I guess the good news is we can follow along at home just by reading plot outlines
A while back i talked about this post at The Hurting where Tim O'Neil made the eye-opening but obvious in retrospect point that Marvel's events nowadays are basically planned as "a set of bullet points put together to clear out eight years' worth of dead-wood continuity problems". At the time he was referring to AvX. I looked at that and thought it rang true and helped explain why so many of these events seem so bad - they are planned by committee and a lot of the development for the story really just happens in the editors and writers' heads and the stories are just pushed through with brute force.
About a month ago, O'Neil put out another post about Age of Ultron, and writes:
Now, I want to stress that this was a momentary feeling - really, only a few seconds hesitation - but I was nonetheless attracted to the idea of Bendis as a high-powered surgeon who comes in, performs a high-pressure operation, and then leaves before the nurses begin the actual process of cleaning up the mess. When you view these things less as stories (which they aren't, not really) and more like spearheads for publishing initiatives (which they are, truly), the metaphor makes a lot of sense: Age of Ultron is messy, yes, but the idea is that it spawns a couple series and changes the direction of a few more books. People get excited so maybe they order a few more copies than they otherwise would of whichever books are spinning out of the event. New series that don't have a blockbuster creative team or popular premise need all the help they can get in this market, after all. The stories at the heart of the events are moot. They need to exist because the company has a need to earn a certain amount of money every fiscal quarter and major events are a guaranteed draw, but the quality or lack thereof is really besides the point.
The bit about the surgeon comes from here, where Carla Hoffman at CBR writes:
Brian Michael Bendis is an incredible surgeon of event storytelling, and Age of Ultron #10 leaves stitches and scissors all over the reader's chest. I can't even say I'm surprised, nor can I really confirm that this is a "bad thing." There's no value judgment here: Age of Ultron needed to get to point B, it got there after 10 issues, and point C is going to be handled by a variety of folks (including Bendis himself, but we'll get to that).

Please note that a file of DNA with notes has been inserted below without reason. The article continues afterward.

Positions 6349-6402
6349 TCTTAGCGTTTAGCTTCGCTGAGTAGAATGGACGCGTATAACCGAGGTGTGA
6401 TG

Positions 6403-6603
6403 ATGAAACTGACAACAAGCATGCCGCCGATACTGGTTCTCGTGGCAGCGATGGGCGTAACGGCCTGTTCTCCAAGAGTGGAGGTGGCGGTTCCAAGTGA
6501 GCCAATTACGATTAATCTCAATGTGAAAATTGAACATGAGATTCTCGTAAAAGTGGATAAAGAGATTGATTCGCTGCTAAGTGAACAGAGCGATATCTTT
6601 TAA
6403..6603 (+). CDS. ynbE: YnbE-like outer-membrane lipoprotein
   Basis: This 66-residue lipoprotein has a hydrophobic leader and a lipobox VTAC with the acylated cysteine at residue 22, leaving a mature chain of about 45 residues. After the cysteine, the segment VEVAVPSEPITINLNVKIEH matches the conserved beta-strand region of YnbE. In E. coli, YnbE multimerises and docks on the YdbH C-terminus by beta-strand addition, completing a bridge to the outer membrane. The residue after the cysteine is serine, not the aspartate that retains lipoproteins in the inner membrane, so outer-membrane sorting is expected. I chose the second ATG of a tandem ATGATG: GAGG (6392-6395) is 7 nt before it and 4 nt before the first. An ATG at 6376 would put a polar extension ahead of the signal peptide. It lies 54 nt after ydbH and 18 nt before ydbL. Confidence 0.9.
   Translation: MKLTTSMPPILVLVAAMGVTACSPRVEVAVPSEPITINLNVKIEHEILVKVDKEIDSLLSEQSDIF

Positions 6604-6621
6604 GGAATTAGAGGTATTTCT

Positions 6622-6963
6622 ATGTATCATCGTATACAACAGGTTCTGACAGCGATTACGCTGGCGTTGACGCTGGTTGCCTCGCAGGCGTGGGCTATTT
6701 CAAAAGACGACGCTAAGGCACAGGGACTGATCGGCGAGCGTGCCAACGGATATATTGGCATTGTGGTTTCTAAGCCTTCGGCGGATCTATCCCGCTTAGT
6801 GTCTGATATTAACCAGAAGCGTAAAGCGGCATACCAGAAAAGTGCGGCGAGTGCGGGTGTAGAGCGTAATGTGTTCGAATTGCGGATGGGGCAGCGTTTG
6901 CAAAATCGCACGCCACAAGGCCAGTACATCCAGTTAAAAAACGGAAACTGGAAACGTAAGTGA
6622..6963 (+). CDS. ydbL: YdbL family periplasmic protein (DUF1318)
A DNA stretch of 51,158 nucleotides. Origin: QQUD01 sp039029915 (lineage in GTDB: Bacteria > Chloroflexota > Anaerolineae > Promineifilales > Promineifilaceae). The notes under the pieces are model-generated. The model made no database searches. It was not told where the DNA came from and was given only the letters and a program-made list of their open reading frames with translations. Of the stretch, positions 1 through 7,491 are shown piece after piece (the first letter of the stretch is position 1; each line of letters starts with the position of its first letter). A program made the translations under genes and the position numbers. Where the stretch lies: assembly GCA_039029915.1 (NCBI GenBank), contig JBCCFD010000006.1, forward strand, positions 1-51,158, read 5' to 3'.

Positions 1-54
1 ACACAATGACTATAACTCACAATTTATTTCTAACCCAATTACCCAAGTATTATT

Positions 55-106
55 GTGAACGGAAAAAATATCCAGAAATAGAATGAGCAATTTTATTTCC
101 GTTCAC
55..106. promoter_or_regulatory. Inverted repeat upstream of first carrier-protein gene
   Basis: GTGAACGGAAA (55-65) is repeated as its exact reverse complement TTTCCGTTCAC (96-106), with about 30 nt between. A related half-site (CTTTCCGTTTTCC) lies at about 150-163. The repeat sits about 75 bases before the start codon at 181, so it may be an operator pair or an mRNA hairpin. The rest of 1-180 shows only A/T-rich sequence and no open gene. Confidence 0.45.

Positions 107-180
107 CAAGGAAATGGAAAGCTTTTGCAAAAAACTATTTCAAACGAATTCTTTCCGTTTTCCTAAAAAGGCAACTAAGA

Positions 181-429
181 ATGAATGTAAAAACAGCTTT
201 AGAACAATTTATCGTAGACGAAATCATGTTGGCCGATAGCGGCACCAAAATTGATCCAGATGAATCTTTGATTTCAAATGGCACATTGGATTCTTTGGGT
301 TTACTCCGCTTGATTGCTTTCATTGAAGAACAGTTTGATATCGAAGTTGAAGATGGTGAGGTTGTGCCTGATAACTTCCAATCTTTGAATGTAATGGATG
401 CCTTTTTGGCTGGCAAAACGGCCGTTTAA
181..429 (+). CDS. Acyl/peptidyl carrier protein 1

So putting it all together, not only are these events just hitting bullet points decided upon by committee and without the development necessary to get them there, but they are not even complete stories in their own right, just setting up the next new status quo. And not even fully explaining that status quo, and leaving it for the writers of the regular issues to deal with in whatever way they see fit until the next event, which will ignore all that to hit the next planned bullet point. When this started, it all felt pretty cool. I'm interested in the bigger picture of the Marvel universe, so seeing these events like House of M and Civil War, and the Norman Osborn takeover after Secret Invasion all have dramatic medium term effects on the larger Marvel universe, instead of, say, everyone defeats the Beyonder/Thanos/Apocalypse/Whoever and then goes home and back to their regular business, was exactly the sort of thing that i wanted to see.
Except... it never went anywhere, it just sort of weirdly jumped to the next big thing, and all of the books in between felt like they weren't coordinated with the big story. It's all been a confusing mess. And as O'Neil and Hoffman are saying, it's really by design. Let's eliminate most of the mutants. No planned resolution to that. Let's have a schism among the heroes. Ok, enough of that, let's have Norman Osborn take over SHIELD. Ok, wrap that up and now let's bring back the mutants. And that all sounds really good at the bulletpoint level but the individual stories start off enthusiastically with each new status quo, but with no real plans (and the inability to make plans since the direction comes from the top), they then meander for a while and then suddenly jerk to the next thing.
So while O'Neil says the problem is that Marvel is forgetting the readers that don't care about line-wide continuity, weirdly (for me at least) it's not working at that level either. In fact, it's gotten to the point where i've retreated from the line-wide events and i'm mainly picking up the fringe titles that stay out of this stuff - Young Avengers, FF, Daredevil, Hulk (actually the most recent Hulk deals directly with the Age of Ultron fallout in away that is really alarming to me, but more on that in today's Speed Review). And that's not where i want to be. I want to be reading the mainstream Avengers and X titles and all the big events, but they've just gotten so awful that i'm not able to. And per these posts i'm quoting, it's less the "Bendis can't write team books" and "Hickman is tediously boring" type stuff and more that the books are actually designed to be this way right now.
By fnord12 | August 12, 2013, 12:46 PM | Comics